Mark has a Samsung Note X. Sometimes, he doesn't get any internet access, even though he has full bars. He's tried going into airplane mode and back, but he still doesn't get data. Is it a dead zone? Leo says that the bars aren't for data; they are for voice. So your full bars doesn't really have anything to do with data access. But since Mark lives in LA, you should get data anywhere.
Chris wants to upgrade his old Samsung J7. Leo says that's a low-end version offered by his carrier usually for free or cheap. He could just contact his provider and see what the next generation version is. But the Samsung Galaxy S21 is the top-line option that's worth the money if he can afford it. The Google Pixel 4a is also a good, affordable choice.
Larry bought a Samsung S20 "Fan Edition" Android Phone. He's having all sorts of issues with crashing, screen issues, and other problems. Leo says that it's likely software issues that are causing the problems. Samsung is known for some of the best screens in the business, so it's unlikely, but not impossible, that it's a hardware issue. But Leo advises to contact Samsung Mobile and demand a new one.
If your home television is not working anymore, you may question whether to buy a new screen or call up the classic "TV Repairmen" (a lost art). While the fix might be easy with a little digging, anything complex may cost way too much or be too troublesome to get repaired. Televisions are pretty inexpensive these days so a good approach is to find great deals on a quality TV. A good, relatively cheap brand is TCL, though Samsung, Hisense, and LG are also reliable. Just don't hang the Television over a fireplace!
This week, Leo returned the Microsoft Surface Duo folding phone because while he liked the hardware, he thought the software wasn't ready for prime time yet, as a daily driver. So, instead, he picked up the Samsung Galaxy Z Fold2. Leo was pleasantly surprised. It actually has three screens. One in the folded position, and then when you unfold it, there are two screens on the inside. Leo says you can see the fold, and it's kinda worrisome, but after a while, the crease simply disappears and all you see is a huge tablet size screen.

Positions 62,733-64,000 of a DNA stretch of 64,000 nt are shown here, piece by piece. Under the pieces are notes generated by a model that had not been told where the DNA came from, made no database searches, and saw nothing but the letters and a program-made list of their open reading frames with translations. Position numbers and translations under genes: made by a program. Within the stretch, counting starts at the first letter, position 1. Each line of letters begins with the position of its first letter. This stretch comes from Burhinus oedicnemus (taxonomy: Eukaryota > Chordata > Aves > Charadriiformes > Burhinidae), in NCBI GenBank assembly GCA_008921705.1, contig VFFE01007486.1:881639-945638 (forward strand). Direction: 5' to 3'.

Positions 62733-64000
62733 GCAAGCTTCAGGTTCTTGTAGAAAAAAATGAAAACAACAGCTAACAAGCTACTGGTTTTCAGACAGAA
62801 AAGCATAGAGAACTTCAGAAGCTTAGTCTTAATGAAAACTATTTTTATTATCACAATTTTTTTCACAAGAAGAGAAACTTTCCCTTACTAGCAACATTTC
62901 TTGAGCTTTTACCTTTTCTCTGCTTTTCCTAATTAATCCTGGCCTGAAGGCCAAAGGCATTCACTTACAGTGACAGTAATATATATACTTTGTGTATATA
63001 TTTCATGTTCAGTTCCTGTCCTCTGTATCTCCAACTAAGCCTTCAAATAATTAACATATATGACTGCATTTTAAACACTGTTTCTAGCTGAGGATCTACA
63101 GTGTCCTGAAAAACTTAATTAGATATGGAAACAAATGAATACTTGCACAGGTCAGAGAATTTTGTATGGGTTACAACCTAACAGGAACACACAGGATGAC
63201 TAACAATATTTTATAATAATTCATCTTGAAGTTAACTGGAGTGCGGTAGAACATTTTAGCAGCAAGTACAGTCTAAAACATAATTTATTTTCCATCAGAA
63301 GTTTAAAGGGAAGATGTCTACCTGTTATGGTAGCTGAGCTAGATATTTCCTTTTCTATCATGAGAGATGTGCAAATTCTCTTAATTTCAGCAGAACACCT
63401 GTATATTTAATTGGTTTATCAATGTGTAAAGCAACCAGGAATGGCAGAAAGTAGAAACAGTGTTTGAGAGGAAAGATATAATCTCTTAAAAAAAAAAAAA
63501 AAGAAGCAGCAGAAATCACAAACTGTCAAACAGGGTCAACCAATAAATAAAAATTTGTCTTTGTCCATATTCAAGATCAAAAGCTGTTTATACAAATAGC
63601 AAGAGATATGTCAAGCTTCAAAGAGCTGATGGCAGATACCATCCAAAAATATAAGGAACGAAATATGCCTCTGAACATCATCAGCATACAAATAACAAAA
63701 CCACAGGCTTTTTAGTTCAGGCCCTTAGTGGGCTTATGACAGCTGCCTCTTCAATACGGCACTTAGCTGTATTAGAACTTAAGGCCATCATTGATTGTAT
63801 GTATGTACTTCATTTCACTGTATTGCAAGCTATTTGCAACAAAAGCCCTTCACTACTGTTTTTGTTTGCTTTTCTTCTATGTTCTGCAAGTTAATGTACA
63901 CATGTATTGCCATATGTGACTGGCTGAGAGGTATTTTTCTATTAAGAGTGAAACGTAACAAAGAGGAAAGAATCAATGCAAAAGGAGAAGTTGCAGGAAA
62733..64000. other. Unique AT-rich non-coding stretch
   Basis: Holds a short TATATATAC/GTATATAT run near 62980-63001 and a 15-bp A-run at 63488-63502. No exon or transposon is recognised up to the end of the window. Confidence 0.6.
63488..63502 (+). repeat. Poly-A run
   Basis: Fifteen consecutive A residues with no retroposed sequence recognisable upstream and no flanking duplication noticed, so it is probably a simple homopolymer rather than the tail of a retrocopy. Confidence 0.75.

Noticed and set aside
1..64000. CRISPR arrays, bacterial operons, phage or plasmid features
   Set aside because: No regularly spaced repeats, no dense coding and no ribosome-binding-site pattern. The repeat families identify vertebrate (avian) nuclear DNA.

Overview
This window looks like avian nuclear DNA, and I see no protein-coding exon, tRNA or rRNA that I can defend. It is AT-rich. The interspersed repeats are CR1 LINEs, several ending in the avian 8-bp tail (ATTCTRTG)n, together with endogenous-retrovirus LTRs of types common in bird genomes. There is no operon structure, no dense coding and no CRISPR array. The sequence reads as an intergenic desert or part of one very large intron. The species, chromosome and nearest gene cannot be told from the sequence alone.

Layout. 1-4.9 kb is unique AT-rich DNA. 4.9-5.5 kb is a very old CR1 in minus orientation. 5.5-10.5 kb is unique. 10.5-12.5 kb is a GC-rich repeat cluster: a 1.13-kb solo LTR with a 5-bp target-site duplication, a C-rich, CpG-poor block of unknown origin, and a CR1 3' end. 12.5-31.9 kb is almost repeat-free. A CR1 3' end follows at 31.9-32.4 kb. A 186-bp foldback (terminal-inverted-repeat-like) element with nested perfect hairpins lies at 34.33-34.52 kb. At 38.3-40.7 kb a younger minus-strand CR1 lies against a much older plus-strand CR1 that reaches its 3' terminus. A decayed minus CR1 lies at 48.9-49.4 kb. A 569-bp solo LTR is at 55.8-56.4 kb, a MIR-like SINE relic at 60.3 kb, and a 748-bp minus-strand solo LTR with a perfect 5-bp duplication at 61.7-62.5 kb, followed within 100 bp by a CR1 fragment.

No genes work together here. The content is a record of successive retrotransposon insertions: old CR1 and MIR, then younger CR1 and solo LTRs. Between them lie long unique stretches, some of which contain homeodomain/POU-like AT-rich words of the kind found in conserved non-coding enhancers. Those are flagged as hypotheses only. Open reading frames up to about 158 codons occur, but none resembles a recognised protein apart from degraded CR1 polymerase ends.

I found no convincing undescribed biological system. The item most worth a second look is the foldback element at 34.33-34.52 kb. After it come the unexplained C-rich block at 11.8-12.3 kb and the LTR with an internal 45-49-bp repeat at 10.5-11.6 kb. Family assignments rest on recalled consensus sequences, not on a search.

Sam is getting an error in Google Chrome that says "oh snap, something went wrong." What gives? Leo says that something has gone wrong with the browser that's causing it to crash. It could be an extension that Sam recently installed that's causing the trouble. Leo adds that Sam duplicated the issue one another computer with no errors at all. He says that points to something installed in the extensions that are causing it. Look in the extensions and disable or remove any extensions unwanted. Then try again.
Larry is trying to pair his new Samsung 55" QLED with his Denon AV. He finally got that working, but he's having an issue with headaches. Leo says that flickering may cause the issue and he recommends adjusting the frame interpolation (called Action Motion Plus in Samsungs) and see if by adjusting the refresh rate up or down will solve that issue. Most likely, going as high as he can will fix it. But he'll get that "soap opera" look.
Charles wants to know the difference between QLED and OLED. Is QLED better? Leo says that it's more marketing. Samsung wants people to think that QLED is as good as OLED, but it's really just another LED technology with backlit LCDs. OLED is a better technology with bolder, more accurate colors and deeper, richer blacks. Is there a risk of burn-in? Leo says that modern OLEDs have solved that problem.
Ron wants to know if there's a better camera app than the Samsung camera app. Leo says that Google's GCam is one. But it's just a generic camera. The Samsung camera can take advantage of a lot of features of a phone camera itself. But there are hundreds of camera apps on the Google Play store.
If you're wondering if TVs are secure, they are! Just don't connect them to the internet! It sounds simple, but the temptation can be real for those who want to use apps to go online. If you keep the television offline, it can't secretly watch you (assuming the company behind it is shady). Get an Apple TV or Roku device, which are kept up to date. If your TV gets infected, the issue can even bleed into your network...which would be a huge problem.